Gina Rodriguez, who has been praised by the LGBTQ community for her transparency when addressing her bisexuality, has faced understandable backlash from a recent mishap that’s brought up some important conversations about pay disparity in entertainment amongst minorities, and how to address the problem. Nearly always missing from the discussion, however, is the lack of leading roles offered to queer actors of color.
A few weeks ago, during a Net A Porter panel, actresses including Gina Rodriguez, Ellen Pompeo, Gabrielle Union, and Emma Roberts discussed how they communicate when it comes to what they are paid for projects, particularly when it involves actresses of color who are often considered for the same roles. Gina Rodriguez made a comment we’ll presume was well-meaning but instead came off in the worst way possible.
“I get so petrified in this space talking about equal pay especially when you look at the intersectional aspect of it, right?” said Rodriguez. “Where white women get paid more than black women, black women get paid more than Asian women, Asian women get paid more than Latina women, and it’s like a very scary space to step into.”
While the presumed intent is to be the representative voice of all Latinas, the actress’s sentiment falls flat, as it turns a conversation about inclusivity into one about how much worse off one minority group is than the other, thereby creating antagonists where there shouldn’t be any. Additionally, her facts are somewhat skewed.
According to Economic Policy Institute, Latinas do make less than Black and Asian women, though Asian women earn 88 cents on the dollar, while Black women earn 65 cents on the dollar, and Latinas only 59 cents on the dollar. Within the scope of the entertainment business, however, the stats are noticeably different, as Black and Afro-Latinx actors are paid marginally less than white and light skin Latinx actors.
According to Forbes, Colombian actress Sofia Vergara has been the highest paid actress seven years in a row, while Scandal’s Kerry Washington came in eighth on the list. Though nearly half of Vergara’s income comes from endorsements, that still leaves twice as much as Washington’s income with her own endorsements included.
Factoring in queer actors of color, the numbers are even more concerning.
In 2017, Variety released a list of TV actors and their salaries, showing their earnings per episode, from highest paid to lowest; the list is not only very white, but undeniably straight. While out gay actor Jim Parsons is at the very top of the comedy list with a whopping $900,000 per episode, the only queer actor of color on the list is Unbreakable Kimmy Schmidt‘s Tituss Burgess, and he is all the way at the bottom, with just $90,000 pay per episode.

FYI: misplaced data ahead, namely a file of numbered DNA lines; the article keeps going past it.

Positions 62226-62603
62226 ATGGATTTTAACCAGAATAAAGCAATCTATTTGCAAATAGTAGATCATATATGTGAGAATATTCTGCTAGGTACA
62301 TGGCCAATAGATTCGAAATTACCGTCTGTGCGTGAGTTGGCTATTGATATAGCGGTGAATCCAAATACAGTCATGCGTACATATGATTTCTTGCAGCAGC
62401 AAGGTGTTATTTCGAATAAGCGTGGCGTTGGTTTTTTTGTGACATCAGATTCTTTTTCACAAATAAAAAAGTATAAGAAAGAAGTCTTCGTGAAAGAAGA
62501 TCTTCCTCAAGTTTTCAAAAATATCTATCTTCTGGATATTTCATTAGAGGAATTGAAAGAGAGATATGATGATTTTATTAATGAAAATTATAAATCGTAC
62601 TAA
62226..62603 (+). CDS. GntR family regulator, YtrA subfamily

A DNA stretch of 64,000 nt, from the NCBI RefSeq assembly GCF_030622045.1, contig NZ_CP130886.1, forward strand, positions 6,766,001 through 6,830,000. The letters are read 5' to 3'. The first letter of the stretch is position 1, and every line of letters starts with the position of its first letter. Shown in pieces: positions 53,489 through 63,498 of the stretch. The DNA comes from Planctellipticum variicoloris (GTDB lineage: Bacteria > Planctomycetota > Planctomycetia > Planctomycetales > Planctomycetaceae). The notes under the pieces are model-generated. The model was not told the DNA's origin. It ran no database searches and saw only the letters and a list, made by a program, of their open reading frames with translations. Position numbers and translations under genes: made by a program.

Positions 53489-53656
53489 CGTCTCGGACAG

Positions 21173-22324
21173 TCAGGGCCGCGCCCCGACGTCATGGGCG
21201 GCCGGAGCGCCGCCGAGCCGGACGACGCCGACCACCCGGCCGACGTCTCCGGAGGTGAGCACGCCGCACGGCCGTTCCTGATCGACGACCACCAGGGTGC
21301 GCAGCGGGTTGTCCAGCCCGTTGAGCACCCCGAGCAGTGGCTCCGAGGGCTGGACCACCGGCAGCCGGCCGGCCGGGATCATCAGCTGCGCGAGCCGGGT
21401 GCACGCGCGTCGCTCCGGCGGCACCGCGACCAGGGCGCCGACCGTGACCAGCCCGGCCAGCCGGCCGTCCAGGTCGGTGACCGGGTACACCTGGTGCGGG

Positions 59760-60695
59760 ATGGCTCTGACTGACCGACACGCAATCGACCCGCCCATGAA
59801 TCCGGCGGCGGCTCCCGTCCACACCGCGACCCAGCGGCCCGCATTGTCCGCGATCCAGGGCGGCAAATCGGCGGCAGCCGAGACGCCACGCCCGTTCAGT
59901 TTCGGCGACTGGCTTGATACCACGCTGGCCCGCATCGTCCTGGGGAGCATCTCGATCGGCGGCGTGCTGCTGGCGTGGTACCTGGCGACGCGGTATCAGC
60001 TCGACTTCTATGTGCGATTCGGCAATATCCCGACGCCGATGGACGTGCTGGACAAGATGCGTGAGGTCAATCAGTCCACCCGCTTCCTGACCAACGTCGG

The film world isn’t exactly bursting with queer POC representation, either. This year alone, The Favourite, Can You Ever Forgive Me?, and Green Book are all films expected to take home some prestigious awards, but only Green Book features a queer person of color, and they are all films with queer protagonists played by heterosexual actors.
Though it’s slow-coming, there is some progress being made in television. Starz’s Vida is one production working toward expanding inclusion by casting trans and queer Latinx actors in some roles. Trans actor Ser Anzoategui plays Eddy in the series, and Roberta Colindrez has joined the cast for Season 2. Admittedly, this has plenty to do with the fact that show creator, Tanya Saracho, is a queer Latinx, but this is a perfect example of using one’s influence to cast a wider net of representation and, hopefully, it extends to their paychecks as well.
The CW’s Jane The Virgin, of which Rodriguez is the star, and which has been praised for its predominantly Latinx cast, has also featured queer characters from the very beginning of the series. However, they could work on their inclusion when it comes to casting. Their more recent queer storyline features Petra, played by Yael Groblas, and Jane Ramos, played by Rosario Dawson, who came out as bisexual during Pride month this year. Though Groblas is straight, given that this particular storyline was written as a gift to the fans who perceived Petra as queer, we’ll let that one slide, but Yara Martinez and Bridget Regan have played Julia and Rose, respectively, since the show’s first season; the two characters were always intended to be involved romantically, and both actresses are straight.
There is a pay disparity problem in Hollywood, and definitely one that needs to be addressed by those with the power to make changes. Gina Rodriguez herself played a lesbian earlier this year in Annihilation and has personally campaigned to play a love interest for Rosa (Stephanie Beatriz), Brooklyn Nine-Nine’s bisexual character. As someone who has talked about her own fluidity in interviews and tweets, she should use her influence to encourage productions to provide more roles for queer actors of color, and not to counter-attack the success of other women of color with “What about me?” arguments.
According to GLAAD, the number of queer characters between 2017 and 2018 on TV was 58 out of 901, and out of those 58 characters, 31 are queer characters of color. Considering that’s only about 3.4 percent of employment availability, perhaps the discussion to be had is about how little opportunity is given to queer actors of color and what can be done so they, too, can get paid what they are worth.